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About That Recent Market Volatility
Note: I revised this piece slightly on November 5th
Note: I revised this piece slightly on November 5th
In what follows, I’ve updated my follow up on John Cochrane’s blogpost earlier this year called Tremors, which raised concerns about the volume of outstanding U.S. Treasury debt, after which he co-authored a Washington Post op ed. Those posts give me an opportunity to discuss an ominous empirical regularity that in the past has often provided a leading indicator of investor flight to safety from stock market crashes or financial crises, because the empirical regularity occurred once again at the end of last year, and was followed by the mini-crash in early February. The question is, will there be more to come?
The leading indicator in question measures how sensitive is the volatility of the stock market as a whole with respect to the current level or “price” of the market as a whole. This elasticity’s usually negative, which reflects what has been called the “leverage effect” in that when the stock market goes up, volatility tends to go down, and when the market goes down, volatility tends to go up. This tendency is associated with normal aggregate market behavior. It’s when you see the stock market and stock market volatility moving in the same direction that you tend to see subsequent market crashes or financial crises.
You can estimate the elasticity using a simple ordinary least squares regression of the natural log of the volatility against the natural log of the stock market quarter (or month) using daily data over a short horizon. For the discussion here, I’ll estimate the elasticity between the S&P 100 index and the “Old VIX”, a measure of future volatility implied by options on S&P 100 index options. The figure below depicts the elasticity that I’m referring to from Q1 1986 through Q3 2018 for the relationship between the S&P 100 and the Old VIX, estimated from daily data between January 2nd, 1986 and September 30st, 2018, which you can get from http://finance.yahoo.com:
I published a paper (the working paper’s here) documenting this empirical regularity some time ago and the graph above updates those findings. [The inspiration for this exercise came from the applied mathematician, Fischer Black, who mentioned this in passing in a short article in the context of the 1987 crash; see page 272]. You get similar findings if you apply this exercise to the S&P 500 and the VIX, or to similar data that’s available for European markets.
The sign switch occurred in Q1 and Q3 1987, leading up to the October 1987 crash. It happened again in Q1 1989, which preceded the October 1989 mini-crash.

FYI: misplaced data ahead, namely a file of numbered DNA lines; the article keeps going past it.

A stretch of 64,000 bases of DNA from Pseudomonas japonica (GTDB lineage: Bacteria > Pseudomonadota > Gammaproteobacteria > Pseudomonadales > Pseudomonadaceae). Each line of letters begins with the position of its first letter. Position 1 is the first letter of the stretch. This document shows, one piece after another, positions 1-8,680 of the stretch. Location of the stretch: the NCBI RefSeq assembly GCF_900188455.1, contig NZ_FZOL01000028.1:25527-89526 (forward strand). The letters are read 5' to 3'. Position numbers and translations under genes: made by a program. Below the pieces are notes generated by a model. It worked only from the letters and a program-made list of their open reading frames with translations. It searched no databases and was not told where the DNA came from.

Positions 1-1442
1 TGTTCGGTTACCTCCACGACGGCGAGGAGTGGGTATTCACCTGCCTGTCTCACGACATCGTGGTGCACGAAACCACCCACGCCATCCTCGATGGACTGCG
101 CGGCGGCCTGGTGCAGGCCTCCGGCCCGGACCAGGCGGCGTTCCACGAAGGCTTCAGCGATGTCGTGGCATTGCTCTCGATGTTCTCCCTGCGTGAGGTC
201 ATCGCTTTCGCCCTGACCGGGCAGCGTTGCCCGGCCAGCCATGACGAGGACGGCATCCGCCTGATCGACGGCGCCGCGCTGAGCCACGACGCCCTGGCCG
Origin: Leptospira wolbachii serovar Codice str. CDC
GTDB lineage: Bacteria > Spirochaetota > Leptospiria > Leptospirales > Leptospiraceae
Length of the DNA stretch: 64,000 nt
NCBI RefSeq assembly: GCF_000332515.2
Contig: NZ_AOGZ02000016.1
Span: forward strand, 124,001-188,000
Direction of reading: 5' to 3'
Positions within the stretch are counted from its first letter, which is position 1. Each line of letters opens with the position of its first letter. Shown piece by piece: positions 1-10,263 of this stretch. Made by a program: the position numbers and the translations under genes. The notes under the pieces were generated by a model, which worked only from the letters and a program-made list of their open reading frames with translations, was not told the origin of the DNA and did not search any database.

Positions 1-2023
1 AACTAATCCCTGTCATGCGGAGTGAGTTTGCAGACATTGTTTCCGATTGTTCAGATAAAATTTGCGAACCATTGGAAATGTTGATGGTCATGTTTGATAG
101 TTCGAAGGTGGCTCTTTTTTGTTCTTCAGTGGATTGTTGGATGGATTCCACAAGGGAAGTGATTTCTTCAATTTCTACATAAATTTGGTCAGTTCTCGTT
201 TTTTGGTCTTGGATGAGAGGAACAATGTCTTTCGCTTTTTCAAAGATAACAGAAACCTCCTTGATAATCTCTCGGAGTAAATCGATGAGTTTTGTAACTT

The 1990s were a particularly volatile period. The next two sign switches in Q1 1992 and Q1 1993 could be related to the troubles in Japan or the British Pound crash. Then came the sign switches in Q1 1995, Q2 1995, in this case after the Tequila Crisis that began in 1994 and got resolved by March 1995. The sign switches happened again in Q1 1996, Q4 1996, Q1 1997 and Q2 1997, prior to the Asian Crisis that began in July 1997 and continued on through early 1999.
No sign switch occurs during the IT sector crash in 2001, which could reflect the fact that the S&P 100 tends to have a lower IT exposure. The next occurrence happened in Q2 2007, after which many of the events concerning the Subprime Crisis began to unfold. The most recent occurrence happened in Q4 2017, and then we had the mini crash in early February.
To understand the intuition behind the graph take a hypothetical rational investor’s point of view. A typical investor doesn’t like market volatility, at least not without compensation, but the sign of the elasticity between the market and market volatility tells you whether a market move is adding to, or subtracting from market volatility.
In ordinary times, a negative elasticity indicates that as the market goes up, volatility goes down, so you’d expect investors to allocate more wealth to the risky stock market. But when the sign switches, an increase in the market adds to market volatility, and the only way for investor exposure to market volatility to fall is if investors allocate less to the risky stock market.
The most recent sign switch happened in Q4 2017, and the S&P 100 experienced a mini crash of 3.8 percent on February 6. For the S&P 100, that’s a far cry from the 23.8 percent decline on October 19, 1987, and smaller than the mini-crash of 6.5 percent on October 13, 1989.
In a previous op ed, I mentioned this empirical regularity in the context of explaining how officials don’t necessarily need lots of information to see a crash or crisis looming on the horizon. After all, Title I of Dodd Frank called for the creation of the Financial Oversight Council (in Subtitle A) and the Office of Financial Research (in Subtitle B). Title X called for the establishment of the Bureau of Consumer Financial Protection, and officials there have sometimes mentioned the Bureau’s role in preventing a repeat of the last crisis. Then again, no two crises seem alike, and crises are hard, if not impossible, to predict consistently.
The elasticity does not suggest a policy, but simply suggests an oncoming flight to safety in the face of a perceived increase in risk. To the extent that the sign switch may signal flight to safety, and considering John Cochrane’s Tremors post and the fact that these sign switches have occurred less frequently since the 1990s, the question remains, will there be more to come? Let me conclude by saying “THIS POST IS NOT INVESTMENT ADVICE.”